The Revelation of Fatima

The 100th anniversary of Fatima is a significant one in the minds of many, not least due to the effect of the apparitions on the momentous events of the 20th century, but also in connection with the purported prophecy of Pope Leo XIII, who as the century began, said the Devil would have a ‘100 year reign’, wherein God would allow the Evil One greater freedom to wreak havoc in the world, something that prompted him to write the prayer to Saint Michael, and have it said after every Mass (a pious custom well worth continuing).  Of course, in the designs of God’s providence, the Almighty would bring, and has brought, greater good out of this evil, in ways that we will only fully understand at the end of time.

Then there are the ‘secrets’ of Fatima, revealed to the three children, and safeguarded by the one survivor, Sister Lucia, after Francesco and Jacinta died soon after the visions, as they themselves predicted, in the Spanish influenza in that fateful year 1918 which killed millions across the globe.  (Pope Francis will canonize them in his own pilgrimage to Fatima this Sunday). In particular, the so-called ‘third secret’, a mystical vision made public by Cardinal Ratzinger in June of 2000, has exercised the minds of all too many, with lurid visions of apocalyptic scenarios, disintegration within the Church, and horrors all around.

We as Catholics must always be cautious of private revelation, for they can offer nothing new to the faith, neither adding to nor subtracting from the body of public revelation, given to us by Christ, preserved by the Apostles, and handed on and explicated through their successors in the Magisterium.  The whole purpose of private revelation is to support and lead us to live more perfectly what God has already revealed in His Son. As the Catechism states:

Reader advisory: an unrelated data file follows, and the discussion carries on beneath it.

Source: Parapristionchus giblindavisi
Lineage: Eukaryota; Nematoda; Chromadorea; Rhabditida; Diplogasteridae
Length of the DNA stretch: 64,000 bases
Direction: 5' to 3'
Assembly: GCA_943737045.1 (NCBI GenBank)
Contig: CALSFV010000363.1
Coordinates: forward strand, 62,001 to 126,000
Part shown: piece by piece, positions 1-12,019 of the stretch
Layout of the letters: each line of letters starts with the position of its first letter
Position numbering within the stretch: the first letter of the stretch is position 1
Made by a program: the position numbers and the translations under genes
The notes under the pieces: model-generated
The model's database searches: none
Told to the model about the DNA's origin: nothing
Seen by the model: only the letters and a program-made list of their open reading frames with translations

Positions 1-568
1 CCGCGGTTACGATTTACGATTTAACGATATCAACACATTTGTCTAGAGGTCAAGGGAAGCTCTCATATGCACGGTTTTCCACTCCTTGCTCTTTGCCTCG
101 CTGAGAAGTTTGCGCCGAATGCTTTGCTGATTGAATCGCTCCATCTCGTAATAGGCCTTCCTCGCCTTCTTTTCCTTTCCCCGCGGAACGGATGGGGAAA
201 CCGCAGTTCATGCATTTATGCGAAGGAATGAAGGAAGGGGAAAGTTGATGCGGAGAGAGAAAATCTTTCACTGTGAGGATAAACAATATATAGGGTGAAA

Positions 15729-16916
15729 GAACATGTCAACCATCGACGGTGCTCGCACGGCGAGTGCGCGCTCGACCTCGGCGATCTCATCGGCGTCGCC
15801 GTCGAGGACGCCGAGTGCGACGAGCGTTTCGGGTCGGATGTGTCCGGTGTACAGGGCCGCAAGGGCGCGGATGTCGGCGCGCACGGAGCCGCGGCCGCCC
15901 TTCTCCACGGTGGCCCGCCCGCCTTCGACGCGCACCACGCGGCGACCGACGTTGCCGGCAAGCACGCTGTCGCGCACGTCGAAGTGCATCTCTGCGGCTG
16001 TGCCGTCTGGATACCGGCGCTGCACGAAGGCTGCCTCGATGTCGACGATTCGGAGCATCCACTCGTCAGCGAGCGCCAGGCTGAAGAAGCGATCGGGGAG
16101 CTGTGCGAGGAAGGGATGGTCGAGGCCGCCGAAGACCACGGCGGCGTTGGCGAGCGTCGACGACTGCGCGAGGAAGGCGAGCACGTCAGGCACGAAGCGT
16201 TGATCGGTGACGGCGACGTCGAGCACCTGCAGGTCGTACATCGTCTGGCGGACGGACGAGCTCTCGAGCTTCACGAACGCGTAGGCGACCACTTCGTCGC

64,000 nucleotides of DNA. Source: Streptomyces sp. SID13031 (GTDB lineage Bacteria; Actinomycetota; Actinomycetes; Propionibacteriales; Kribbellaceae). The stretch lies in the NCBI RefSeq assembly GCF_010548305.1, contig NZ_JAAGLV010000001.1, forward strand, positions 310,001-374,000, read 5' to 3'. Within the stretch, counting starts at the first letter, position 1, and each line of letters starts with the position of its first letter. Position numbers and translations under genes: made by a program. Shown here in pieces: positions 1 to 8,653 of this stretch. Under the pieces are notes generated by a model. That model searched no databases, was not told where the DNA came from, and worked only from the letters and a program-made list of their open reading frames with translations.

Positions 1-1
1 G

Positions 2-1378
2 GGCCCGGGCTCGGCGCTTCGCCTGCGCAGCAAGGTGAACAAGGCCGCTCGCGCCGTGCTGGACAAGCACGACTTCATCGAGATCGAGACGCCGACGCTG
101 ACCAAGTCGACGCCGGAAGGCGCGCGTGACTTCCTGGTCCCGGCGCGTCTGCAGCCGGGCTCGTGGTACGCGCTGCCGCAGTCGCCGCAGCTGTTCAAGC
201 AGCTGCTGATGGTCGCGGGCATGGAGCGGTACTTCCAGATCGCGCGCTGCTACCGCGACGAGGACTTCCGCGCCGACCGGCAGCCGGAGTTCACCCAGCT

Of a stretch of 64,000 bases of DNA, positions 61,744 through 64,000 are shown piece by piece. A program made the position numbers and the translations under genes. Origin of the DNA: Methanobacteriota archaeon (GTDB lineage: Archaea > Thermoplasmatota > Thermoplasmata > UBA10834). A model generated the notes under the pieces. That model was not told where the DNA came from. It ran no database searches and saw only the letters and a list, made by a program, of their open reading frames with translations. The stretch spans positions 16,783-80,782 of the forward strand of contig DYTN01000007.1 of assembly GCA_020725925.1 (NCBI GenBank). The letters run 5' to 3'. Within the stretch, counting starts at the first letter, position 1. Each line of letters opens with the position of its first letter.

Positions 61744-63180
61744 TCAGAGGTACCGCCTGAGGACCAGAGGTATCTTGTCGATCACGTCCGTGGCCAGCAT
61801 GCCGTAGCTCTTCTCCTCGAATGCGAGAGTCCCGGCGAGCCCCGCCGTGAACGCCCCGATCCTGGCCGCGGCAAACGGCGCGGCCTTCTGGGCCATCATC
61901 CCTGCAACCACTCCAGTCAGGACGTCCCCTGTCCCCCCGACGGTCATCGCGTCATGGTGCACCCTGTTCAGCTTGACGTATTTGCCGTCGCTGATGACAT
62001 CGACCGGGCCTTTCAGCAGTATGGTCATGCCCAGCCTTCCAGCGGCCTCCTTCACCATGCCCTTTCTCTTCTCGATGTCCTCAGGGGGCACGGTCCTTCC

Throughout the ages, there have been so-called “private” revelations, some of which have been recognized by the authority of the Church. They do not belong, however, to the deposit of faith. It is not their role to improve or complete Christ’s definitive Revelation, but to help live more fully by it in a certain period of history. Guided by the Magisterium of the Church, the sensus fidelium knows how to discern and welcome in these revelations whatever constitutes an authentic call of Christ or his saints to the Church. (par. 67)

Hence, strictly speaking, we need not believe all that was revealed at Fatima in order to be a ‘good Catholic’.  The only elements that bind us in the realm of faith are those things already revealed by Christ, as clarified by His Magisterium: Prayer and penance for the conversion of sinners, and for peace in the world.

Of course, the miracles and prophecies of Fatima, along with all the other private revelations throughout history, are very good helps and supports to our faith. Many were converted by witnessing the miracle of the Sun on that rain-drenched October 13th morning in 1917, and by the fulfillment of the predictions not only of the end of the ‘war to end all wars’, but also the tragic beginning of another war in the late summer of 1939, when, as the children foresaw, a ‘bright light’ throughout the sky would presage an even worse conflict, if men did not amend their ways.

Tradition has called these various miracles, prophecies, even the very holiness of the saints and visionaries, motiva credibilitatis, motives of credibility, all those things which either lead someone into faith, or increase the faith of those who have it already (cf., CCC, #156).

I for one believe that those three young children, on those spring and summer days of 1917, really did see Our Lady, the young virgin chosen by God to be the dwelling for His incarnation, who now exists body and soul glorified in heaven.  Through these innocent visionaries we too have some indirect access to that celestial realm, which seems so far from this fractious vale of tears through which we now journey.

If we have ‘eyes to see’, Our Lady of Fatima helps us keep those eyes, along with our minds and hearts, ever ‘upward’, knowing that whatever is in store for us and the world, however we may live and eventually die, old or young or middle-aged, whether in the apocalypse or in some more mundane manner, all things work together for the good for those who love God, that we too are made for heaven, not for earth, and that by following her Son’s commandments and inspirations, we too will one day join her and all the saints in glory.

What in the end could be more hopeful?

Our Lady of Fatima, ora pro nobis!